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House fails to override Bush veto of Iraq war spending bill with U.S. troop withdrawal deadlines

House fails to override Bush veto of Iraq war spending bill with U.S. troop withdrawal deadlines

The Democratic-controlled House of Representatives failed Wednesday to override President George W. Bush's veto of an Iraqi war spending bill with timetables for U.S. troop withdrawals.
The 222-203 vote, far short of the two-thirds majority needed for a veto override, occurred just ahead of a White House meeting that Bush called to begin compromise talks with congressional leaders of both parties on new legislation to finance the war, now in its fifth year.
"The president has turned a tin ear to the wishes of the American people," the leader of the House, Speaker Nancy Pelosi, said during the hour-long debate before the vote. "The president wants a blank check. The Congress will not give it to him."
But Rep. Jerry Lewis, a Republican, urged his colleagues to sustain the veto, saying politicians should not make military decisions.
"Now is not the time for the United States to back down in its war on terror," Lewis said.
Negotiations for a new spending bill could prove difficult. Both parties agree it should include benchmarks for progress in Iraq, but many Democrats insist they be tied to timelines for U.S. troop withdrawals if they are unmet. Bush and his Republican congressional allies say such links are unacceptable.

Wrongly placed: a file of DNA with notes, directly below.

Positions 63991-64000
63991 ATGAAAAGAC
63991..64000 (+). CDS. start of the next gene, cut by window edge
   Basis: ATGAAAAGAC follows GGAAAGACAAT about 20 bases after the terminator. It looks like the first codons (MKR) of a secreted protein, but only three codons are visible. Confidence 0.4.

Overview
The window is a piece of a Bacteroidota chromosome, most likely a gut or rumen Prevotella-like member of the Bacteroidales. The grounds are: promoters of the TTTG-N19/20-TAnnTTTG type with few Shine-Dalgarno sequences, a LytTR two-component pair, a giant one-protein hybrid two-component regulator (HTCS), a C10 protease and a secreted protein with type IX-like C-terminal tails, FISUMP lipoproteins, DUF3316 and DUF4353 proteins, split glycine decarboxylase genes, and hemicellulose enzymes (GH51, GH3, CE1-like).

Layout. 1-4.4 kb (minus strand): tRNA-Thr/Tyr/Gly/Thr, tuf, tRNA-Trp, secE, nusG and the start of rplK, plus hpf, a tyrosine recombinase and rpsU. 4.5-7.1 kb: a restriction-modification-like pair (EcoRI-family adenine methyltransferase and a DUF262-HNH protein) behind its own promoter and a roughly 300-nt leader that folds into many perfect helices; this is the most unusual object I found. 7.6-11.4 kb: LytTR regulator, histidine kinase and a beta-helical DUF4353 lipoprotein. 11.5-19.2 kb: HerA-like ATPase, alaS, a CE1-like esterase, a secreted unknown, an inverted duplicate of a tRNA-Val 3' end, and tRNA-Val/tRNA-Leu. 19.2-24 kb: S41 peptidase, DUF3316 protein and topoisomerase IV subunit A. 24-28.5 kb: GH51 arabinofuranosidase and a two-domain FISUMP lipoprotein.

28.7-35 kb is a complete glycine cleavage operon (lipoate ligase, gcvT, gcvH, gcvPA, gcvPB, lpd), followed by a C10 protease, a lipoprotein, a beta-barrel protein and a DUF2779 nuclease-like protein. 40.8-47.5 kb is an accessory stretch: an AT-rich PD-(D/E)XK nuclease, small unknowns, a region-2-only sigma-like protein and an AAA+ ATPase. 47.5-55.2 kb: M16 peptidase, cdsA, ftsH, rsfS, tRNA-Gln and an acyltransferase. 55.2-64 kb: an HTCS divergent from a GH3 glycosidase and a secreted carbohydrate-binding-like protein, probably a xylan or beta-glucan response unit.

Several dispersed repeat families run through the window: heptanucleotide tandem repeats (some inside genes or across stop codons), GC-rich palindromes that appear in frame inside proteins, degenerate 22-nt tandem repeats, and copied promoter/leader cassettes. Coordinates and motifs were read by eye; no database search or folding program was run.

Hours before the House vote sustained the veto, which Bush had issued Tuesday, the president showed little appetite for compromise.
"I am confident that with goodwill on both sides that we can move beyond political statements and agree on a bill that gives our troops the funds and flexibility to do the job that we asked them to do," he said in a speech in Washington.
Of the original bill pushed through Congress by Democrats, Bush said: "It didn't make any sense to impose the will of politicians over the recommendations of our military commanders in the field."
Pelosi had told reporters Wednesday: "Benchmarks are important, but they have to have teeth in order to be effective."
House Majority Leader Steny Hoyer said before the vote that he hopes to have a new bill passed in the House in two weeks, with a final measure sent to the president before the end of the month. "We're not going to leave our troops in harms way . . . without the resources they need," said Hoyer.
Hoyer would not speculate on exactly what the bill might look like, but said he anticipates a minimum-wage increase will be part of it. He said the bill should fund combat through Sept. 30 as Bush has requested, casting doubt that Democratic leaders will adopt a proposal by Rep. John Murtha, a Democrat, to fund the war two or three months at a time.


Updated : 2021-05-13 07:27 GMT+08:00